Fire! Fire! But where?
So we have entered the age of crisis and that means confusing times. As I have written before, stealing happily from Emanuel and Machiavelli before him, crises are destabilizing and therefore create opportunities for big debates and dramatic changes not normally possible.
A few decades ago, Mancur Olson, the American economist and social scientist, wrote an influential book, several in fact, on how crises challenge the vested interests inevitable in any prospering society. Past success becomes the enemy of the future because those interests who benefit most from a country’s prosperity tend to accumulate influence. They also almost inevitably resist change to the order that has so benefited them, resisting the future in favour of the past. Without crises, says Olson, successful societies may drift into irrelevancy. But that also means that deciding whether there is a crisis and how best to define it is a matter of high politics.
We have no shortage of crises to respond to right now but the big question is which are real and which are the most important to our future. That brings me to the title of this post, again happily stolen, more or less, but this time from Paul Krugman. Here, Krugman warns U.S. policy makers against listening to those who are portraying deficit, debt and inflation as the real crisis. They are wrong, he says; the job of recovery is not yet done. We are still dealing with the recession crisis courtesy of Wall Street and should not risk slipping back.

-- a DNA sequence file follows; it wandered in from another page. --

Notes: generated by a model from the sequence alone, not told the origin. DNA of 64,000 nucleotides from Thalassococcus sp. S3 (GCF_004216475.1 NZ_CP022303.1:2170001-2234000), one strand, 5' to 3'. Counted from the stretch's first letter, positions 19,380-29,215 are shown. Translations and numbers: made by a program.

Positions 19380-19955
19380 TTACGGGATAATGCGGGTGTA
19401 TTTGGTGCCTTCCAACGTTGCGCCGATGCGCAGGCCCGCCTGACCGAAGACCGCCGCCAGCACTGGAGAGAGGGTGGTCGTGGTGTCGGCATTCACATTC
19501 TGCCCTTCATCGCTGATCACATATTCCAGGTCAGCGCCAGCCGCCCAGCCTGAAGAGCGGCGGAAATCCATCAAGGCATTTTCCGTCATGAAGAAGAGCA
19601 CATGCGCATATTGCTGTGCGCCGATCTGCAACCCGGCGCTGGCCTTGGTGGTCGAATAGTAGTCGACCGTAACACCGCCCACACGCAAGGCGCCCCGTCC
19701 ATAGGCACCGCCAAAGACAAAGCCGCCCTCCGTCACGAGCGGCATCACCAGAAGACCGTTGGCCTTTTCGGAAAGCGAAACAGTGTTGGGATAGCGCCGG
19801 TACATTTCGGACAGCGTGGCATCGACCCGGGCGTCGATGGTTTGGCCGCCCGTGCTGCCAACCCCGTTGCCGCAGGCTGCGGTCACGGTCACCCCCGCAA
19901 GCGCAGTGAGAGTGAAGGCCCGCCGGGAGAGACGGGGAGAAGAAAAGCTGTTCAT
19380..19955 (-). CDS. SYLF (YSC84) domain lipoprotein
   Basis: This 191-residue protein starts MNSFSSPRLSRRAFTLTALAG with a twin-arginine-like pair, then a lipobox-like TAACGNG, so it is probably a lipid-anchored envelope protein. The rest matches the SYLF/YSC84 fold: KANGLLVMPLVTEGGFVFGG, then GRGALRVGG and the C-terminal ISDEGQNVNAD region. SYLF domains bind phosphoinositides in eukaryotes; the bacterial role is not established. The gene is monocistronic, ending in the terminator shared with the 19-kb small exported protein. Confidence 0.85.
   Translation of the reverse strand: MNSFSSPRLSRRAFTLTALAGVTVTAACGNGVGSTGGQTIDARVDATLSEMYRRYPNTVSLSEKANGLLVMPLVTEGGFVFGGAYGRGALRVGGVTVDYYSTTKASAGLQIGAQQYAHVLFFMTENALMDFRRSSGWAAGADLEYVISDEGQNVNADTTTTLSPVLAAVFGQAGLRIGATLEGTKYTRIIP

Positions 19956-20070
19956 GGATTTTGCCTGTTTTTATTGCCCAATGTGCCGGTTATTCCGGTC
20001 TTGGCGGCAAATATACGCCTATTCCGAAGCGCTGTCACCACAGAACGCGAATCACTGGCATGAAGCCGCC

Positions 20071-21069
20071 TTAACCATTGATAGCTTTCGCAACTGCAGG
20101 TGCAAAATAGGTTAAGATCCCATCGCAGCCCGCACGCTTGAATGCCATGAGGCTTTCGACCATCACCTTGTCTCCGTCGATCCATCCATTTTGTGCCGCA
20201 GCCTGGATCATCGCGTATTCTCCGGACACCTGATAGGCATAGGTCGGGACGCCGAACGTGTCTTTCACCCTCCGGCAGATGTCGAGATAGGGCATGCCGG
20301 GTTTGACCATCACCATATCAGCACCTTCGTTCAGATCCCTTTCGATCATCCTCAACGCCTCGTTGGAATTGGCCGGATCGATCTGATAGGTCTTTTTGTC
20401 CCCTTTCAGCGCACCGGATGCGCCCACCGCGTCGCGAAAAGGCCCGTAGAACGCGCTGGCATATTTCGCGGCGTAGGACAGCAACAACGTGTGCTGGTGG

Others emphasize that the real crisis is whither the economy after the recession. David Leonhardt, in an extraordinary essay, sets out the problem as he sees it for the US, with significant implications for Canada. What are the foundations for growth and will they sustain us for the future? In the essay, he makes a powerful case for government investment that goes beyond stimulus and looks to the future, in education and infrastructure in particular. Anybody interested in policy would benefit from a read of this wide-ranging piece that also has a lot to say about health care and climate change.
And of course, the oil-spill crisis brings to the fore fundamental questions about carbon dependency, sustainability and our preparedness for short term pain for long term gain.
It’s not as though we lack important issues to debate and we have all the crises we need to lend them some urgency.